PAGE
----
Gastroschisis Birth Defect Rates Increasing, Remain A Mystery: CDC

An increasing rate of birth defects have surfaced involving babies born with some of their intestines and even organs on the outside of their bodies, according to federal health officials, who indicate the cause remains a mystery. 

The U.S. Centers for Disease Control and Prevention(CDC) published a study in the current issue of the agency’s Morbidity and Mortality Weekly Report on Thursday, warning that cases of abdominal wall birth defects, known as gastroschisis, have doubled over the last two decades, and there is no clear answer about why.

In cases of gastroschisis, babies are born with their intestines on the outside of their bodies, extruded through a hole in the abdominal wall. Some cases also involve the stomach and liver as well and the condition can be life threatening.

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Surgery is required to treat the condition, and even then it often results in children with eating and digestive problems.

The CDC researchers looked at data from 14 states, comparing the prevalence of gastroschisis among women who gave birth from 1995 to 2005, to rates among women who gave birth from 2006 to 2012. However, the CDC researchers said more research is needed to determine what is causing these birth defects.

“It concerns us that we don’t know why more babies are being born with this serious birth defect,” Dr. Coleen Boyle, director of CDC’s National Center on Birth Defects and Developmental Disabilities, said in a press release. “Public health research is urgently needed to figure out the cause and why certain women are at higher risk of having a baby born with gastroschisis.”

The CDC estimates that, currently, about 2,000 infants are born with gastroschisis each year. According to a 2005 study, women under the age of 20 are more likely to have a baby with gastroschisis than older women, and white teenage girls had a higher rate than that of black teenage mothers.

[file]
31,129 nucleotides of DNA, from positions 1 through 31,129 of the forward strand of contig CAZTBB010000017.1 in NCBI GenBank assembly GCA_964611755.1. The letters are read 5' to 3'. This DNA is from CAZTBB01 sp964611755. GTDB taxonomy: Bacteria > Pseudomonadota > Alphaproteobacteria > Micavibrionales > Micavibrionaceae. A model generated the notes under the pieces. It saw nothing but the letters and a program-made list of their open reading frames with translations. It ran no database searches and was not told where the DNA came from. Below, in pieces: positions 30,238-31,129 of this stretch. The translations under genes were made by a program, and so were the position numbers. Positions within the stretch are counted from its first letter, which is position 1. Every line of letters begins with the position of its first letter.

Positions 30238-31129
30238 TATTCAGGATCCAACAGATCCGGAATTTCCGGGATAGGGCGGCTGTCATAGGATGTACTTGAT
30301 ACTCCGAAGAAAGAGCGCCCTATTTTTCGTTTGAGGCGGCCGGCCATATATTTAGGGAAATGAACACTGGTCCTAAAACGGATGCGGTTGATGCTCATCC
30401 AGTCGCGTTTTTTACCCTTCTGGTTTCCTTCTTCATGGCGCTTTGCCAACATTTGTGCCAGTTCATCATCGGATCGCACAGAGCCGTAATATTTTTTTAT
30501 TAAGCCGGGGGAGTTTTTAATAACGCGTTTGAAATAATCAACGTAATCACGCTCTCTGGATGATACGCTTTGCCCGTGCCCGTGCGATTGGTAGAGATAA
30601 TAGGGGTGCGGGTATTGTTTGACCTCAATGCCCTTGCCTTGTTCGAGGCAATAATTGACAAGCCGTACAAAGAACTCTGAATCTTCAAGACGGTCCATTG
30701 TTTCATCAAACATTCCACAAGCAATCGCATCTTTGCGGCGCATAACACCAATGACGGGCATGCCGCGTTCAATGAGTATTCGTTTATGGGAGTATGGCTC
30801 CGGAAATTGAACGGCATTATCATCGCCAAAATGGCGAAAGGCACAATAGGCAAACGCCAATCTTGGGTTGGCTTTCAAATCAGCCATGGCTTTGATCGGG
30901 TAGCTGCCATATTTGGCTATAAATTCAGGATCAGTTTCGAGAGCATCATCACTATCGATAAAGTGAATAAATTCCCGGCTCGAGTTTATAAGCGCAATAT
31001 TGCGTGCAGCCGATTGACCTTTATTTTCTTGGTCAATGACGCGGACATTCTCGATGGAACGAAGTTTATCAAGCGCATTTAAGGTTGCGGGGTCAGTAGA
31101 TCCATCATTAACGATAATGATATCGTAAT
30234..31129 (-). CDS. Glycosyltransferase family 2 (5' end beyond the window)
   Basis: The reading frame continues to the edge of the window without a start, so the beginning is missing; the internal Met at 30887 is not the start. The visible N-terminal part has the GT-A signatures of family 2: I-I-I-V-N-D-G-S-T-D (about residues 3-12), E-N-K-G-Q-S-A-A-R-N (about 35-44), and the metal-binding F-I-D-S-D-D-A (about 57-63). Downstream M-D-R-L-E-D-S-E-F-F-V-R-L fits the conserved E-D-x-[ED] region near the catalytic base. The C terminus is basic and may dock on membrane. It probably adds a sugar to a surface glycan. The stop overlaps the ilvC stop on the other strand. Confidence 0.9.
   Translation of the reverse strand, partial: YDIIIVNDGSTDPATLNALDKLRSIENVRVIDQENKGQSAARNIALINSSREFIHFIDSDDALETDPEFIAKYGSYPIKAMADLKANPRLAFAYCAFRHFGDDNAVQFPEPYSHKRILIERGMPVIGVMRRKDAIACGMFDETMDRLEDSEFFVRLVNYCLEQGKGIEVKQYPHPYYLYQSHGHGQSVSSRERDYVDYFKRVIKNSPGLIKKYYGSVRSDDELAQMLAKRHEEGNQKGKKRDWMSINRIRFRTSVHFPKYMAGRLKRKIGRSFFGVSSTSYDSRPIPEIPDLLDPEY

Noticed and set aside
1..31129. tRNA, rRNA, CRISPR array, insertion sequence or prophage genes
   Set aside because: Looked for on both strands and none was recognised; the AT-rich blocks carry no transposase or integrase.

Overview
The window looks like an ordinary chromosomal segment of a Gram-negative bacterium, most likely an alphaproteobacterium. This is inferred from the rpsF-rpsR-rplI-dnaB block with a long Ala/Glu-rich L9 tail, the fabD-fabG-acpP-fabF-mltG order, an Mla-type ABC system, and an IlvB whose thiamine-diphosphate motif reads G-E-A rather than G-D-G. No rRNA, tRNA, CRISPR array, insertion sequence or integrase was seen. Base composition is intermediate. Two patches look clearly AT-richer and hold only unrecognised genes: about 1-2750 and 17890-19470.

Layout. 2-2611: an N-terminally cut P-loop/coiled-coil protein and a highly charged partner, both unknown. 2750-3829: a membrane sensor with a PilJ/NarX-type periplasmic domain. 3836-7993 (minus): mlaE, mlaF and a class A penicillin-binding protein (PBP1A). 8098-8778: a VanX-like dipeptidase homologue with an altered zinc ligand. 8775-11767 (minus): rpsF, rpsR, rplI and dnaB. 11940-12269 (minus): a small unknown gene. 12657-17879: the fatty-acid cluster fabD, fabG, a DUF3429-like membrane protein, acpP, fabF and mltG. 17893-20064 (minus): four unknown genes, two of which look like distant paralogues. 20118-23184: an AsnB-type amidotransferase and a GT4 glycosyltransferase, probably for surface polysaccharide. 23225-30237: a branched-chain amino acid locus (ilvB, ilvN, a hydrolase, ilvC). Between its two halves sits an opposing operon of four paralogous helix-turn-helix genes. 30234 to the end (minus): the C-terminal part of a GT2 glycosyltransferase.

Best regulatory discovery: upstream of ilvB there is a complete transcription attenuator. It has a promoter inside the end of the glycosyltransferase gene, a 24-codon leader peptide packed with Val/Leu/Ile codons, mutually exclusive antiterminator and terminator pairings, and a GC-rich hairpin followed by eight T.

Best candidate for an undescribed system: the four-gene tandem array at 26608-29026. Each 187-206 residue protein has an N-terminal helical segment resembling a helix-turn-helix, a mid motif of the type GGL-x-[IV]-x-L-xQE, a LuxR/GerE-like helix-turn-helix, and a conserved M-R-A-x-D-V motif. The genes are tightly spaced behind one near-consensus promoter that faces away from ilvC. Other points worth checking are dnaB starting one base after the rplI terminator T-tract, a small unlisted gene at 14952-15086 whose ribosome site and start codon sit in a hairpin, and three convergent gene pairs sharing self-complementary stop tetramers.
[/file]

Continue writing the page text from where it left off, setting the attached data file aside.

Since 1995 the rate has increased among all age groups of women, doubling overall according to the CDC. African-American women have seen the largest increase; 263% from 1995 to 2012. The agency notes that most cases still occur in mothers younger than 20.

“Gastroschisis is associated with young maternal age, with the highest prevalence among mothers aged <20 years; however, significant increases in prevalence were seen in all age groups during 2006-2012 compared with 1995-2005,” the researchers concluded. “The greatest increases in prevalence occurred among younger, black mothers, but the prevalence in black mothers remains lower than in white and Hispanic mothers.”

The lack of information means that doctors cannot tell women what they can do to avoid the problem. They do not know if certain vitamins or nutrients should be focused on, or if there are specific chemicals or medications to be avoided. In some cases, research has suggested there may be a genetic propensity, but it is unclear how strongly genetics plays a role.

“The continued increase in age-adjusted prevalence and the pace of the increase suggests that unidentified risk factors might be contributing,” the CDC researchers warned. “Identification of these risk factors is needed to inform public health interventions and reduce prevalence. Ongoing surveillance is essential to monitor any further increases in prevalence.”


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